Cambodia Killing Fields
Cambodia Killing Fields
There are two places in Cambodia that any visitor must experience; the temples of Angkor Wat and The Killing Fields. These two now popular tourist 'attractions' illustrate the varied and turbulent past of Cambodia. From stunning beauty to heart renching horror, these two sites demand attention.
Following the popular route of most tourists will take you to Siem Reap to visit Angkor Wat, to then move south to the capital Phnom Penh. The city is a mismatch of modern, derelict and religious buildings. It has the typical frantic pace of any Southeast Asian city but sadly there are many reminders of the countries tragic past; scores of land mine victims line the streets and poverty is evident. However, it is a diverse city that does have hidden gems. The people are incredibly friendly, the food is strongly influenced by its Vietnamese and Thai neighbours, so usually yummy. One of the wonderful sites in Phnom Penh are the serene Buddhist monks in orange robes mingling in the market crowd. It is from Phnom Penh that you can visit the historical site of the Killing Fields.
Cambodia Killing Fields ; A Memorial
A visit to the Killing Fields can feel uncomfortable. Seeing first hand the evidence of mass murder isn't many people's idea of a fun holiday experience; but you don't visit the Killing Fields for fun; you visit to pay your respects, learn from past events and gain a deeper understanding of the Cambodian people and the countries history.
The Killing Fields, 9 miles outside of Phnom Penh is one of the deep scars left on Cambodia by Pol Pot and his Khmer Rouge soldiers during the 1970's. About the size of a football field, surrounded by farmland, the ground is a mass grave containing about 20,000 Cambodian people, many beaten to death to save on precious ammunition. There are many local guides at the site that recall painful memories of the genocide whilst pointing out the horrific reminders of what happened here; scraps of clothing and bones protruding from the ground. Also at the centre of the the fields, a memorial containing hundreds of skulls, many pulled from the shallow grave.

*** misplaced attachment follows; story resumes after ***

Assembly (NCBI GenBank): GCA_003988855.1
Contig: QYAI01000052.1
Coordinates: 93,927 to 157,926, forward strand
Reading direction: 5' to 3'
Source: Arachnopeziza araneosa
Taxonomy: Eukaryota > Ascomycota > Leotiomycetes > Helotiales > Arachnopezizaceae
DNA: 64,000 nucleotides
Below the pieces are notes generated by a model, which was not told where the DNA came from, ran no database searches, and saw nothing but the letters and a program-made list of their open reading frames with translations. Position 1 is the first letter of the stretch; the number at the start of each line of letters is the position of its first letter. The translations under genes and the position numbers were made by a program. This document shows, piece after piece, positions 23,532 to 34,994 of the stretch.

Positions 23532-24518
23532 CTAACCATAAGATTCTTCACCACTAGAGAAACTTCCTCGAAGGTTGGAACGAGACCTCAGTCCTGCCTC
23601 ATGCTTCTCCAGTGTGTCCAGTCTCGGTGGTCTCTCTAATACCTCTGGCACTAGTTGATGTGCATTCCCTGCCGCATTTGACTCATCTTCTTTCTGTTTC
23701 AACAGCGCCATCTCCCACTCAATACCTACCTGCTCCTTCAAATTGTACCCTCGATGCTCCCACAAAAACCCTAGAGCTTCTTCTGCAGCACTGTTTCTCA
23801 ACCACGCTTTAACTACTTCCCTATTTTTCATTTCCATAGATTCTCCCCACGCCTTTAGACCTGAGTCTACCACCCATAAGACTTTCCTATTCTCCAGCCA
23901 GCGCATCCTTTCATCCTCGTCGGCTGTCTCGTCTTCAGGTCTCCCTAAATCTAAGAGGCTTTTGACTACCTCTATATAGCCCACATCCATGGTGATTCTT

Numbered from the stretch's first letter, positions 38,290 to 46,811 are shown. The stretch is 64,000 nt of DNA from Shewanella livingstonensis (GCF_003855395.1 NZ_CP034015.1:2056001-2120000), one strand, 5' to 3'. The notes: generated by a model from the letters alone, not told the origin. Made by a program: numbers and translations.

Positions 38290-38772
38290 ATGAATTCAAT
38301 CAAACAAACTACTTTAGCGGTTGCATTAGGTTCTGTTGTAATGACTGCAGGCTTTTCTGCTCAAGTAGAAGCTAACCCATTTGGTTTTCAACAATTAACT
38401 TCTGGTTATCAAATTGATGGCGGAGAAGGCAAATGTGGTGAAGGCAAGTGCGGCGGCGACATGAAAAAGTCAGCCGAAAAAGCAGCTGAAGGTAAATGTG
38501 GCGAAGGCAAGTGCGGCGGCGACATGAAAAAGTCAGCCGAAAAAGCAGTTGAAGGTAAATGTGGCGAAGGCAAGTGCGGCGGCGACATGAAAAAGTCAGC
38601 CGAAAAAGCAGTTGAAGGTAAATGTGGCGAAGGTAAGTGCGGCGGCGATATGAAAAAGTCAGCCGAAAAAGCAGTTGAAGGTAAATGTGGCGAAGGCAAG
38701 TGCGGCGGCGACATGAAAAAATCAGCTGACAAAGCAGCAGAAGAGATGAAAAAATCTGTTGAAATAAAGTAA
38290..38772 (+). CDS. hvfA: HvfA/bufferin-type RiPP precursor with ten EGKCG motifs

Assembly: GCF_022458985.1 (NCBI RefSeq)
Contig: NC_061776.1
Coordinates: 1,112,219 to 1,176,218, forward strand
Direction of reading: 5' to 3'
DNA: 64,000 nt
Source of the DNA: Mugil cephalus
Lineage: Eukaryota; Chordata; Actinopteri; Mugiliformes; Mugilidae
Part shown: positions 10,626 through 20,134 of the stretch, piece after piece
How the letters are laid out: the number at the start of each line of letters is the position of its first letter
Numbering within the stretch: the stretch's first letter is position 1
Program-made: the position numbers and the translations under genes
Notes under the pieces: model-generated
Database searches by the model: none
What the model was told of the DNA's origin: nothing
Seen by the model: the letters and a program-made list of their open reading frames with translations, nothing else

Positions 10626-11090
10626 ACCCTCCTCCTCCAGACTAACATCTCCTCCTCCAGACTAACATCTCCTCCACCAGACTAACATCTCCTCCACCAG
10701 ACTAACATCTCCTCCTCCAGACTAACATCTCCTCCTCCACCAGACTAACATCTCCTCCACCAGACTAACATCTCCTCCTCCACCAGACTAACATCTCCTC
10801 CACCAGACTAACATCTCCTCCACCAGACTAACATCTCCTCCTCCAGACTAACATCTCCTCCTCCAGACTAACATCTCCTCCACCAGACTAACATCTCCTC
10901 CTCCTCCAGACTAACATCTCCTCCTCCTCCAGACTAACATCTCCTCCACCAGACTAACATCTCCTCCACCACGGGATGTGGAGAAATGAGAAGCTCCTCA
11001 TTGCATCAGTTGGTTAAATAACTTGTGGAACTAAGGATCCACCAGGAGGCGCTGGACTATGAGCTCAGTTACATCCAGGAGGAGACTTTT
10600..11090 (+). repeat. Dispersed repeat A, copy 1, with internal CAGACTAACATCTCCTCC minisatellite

Roaming the grass of the Killings Fields is intensely moving, the horror of the site is unimaginable, yet unmissable. Commendably the people of Cambodia have progressed from such tragedy, using the influx of tourists to these sites as a method of moving on from their past. They are completing an important mission; teaching other about the hard lessons they have learnt. Any tourist to Cambodia and the Killing Fields must realise that paying their respects here is a real privilege.
Sadly there are other reminders of Pol Pot around the country. Also near to Phnom Penh is another of the horrific sites that needs to be witnessed to be believed; Tuol Sleng Museum.
Tuol Sleng Museum; Phnom Penh
Once a normal school building the Tuol Sleng museum possesses the same power as the Killing Fields. A visit to the Museum leaves you stunned to silence as you yet again witness horrific evidence of the horror and brutality of Cambodia's recent past.
During the reign of Pol Pot, Tuol Sleng school became a building for imprisonment and torture. A tour of the dark cells, blood stained rooms and iron bed stands alongside instruments of torture is something you will never forget. Even more intense, similar to the remnants of bone in the Killing Fields, the staring eyes of the victims, captured in photographs taken on their arrest, is truly haunting.
Any visit to Cambodia is not like a normal holiday experience. Even-though Cambodia has beautiful beach resorts, luxurious hotels and fine food, Cambodia has many more hidden depths. The depths though, are no longer that well hidden, as their history becomes more widely known. With a little knowledge of their recent past you can share in their grief and horror at what the country has experienced. From the walls of Angkor Wat to the grass of the Killing Fields, each place offers a unique and unmissable opportunity that you will remember forever.
If you enjoyed my article and would like to read more about Cambodia, see my article on the temples of Angkor Wat.
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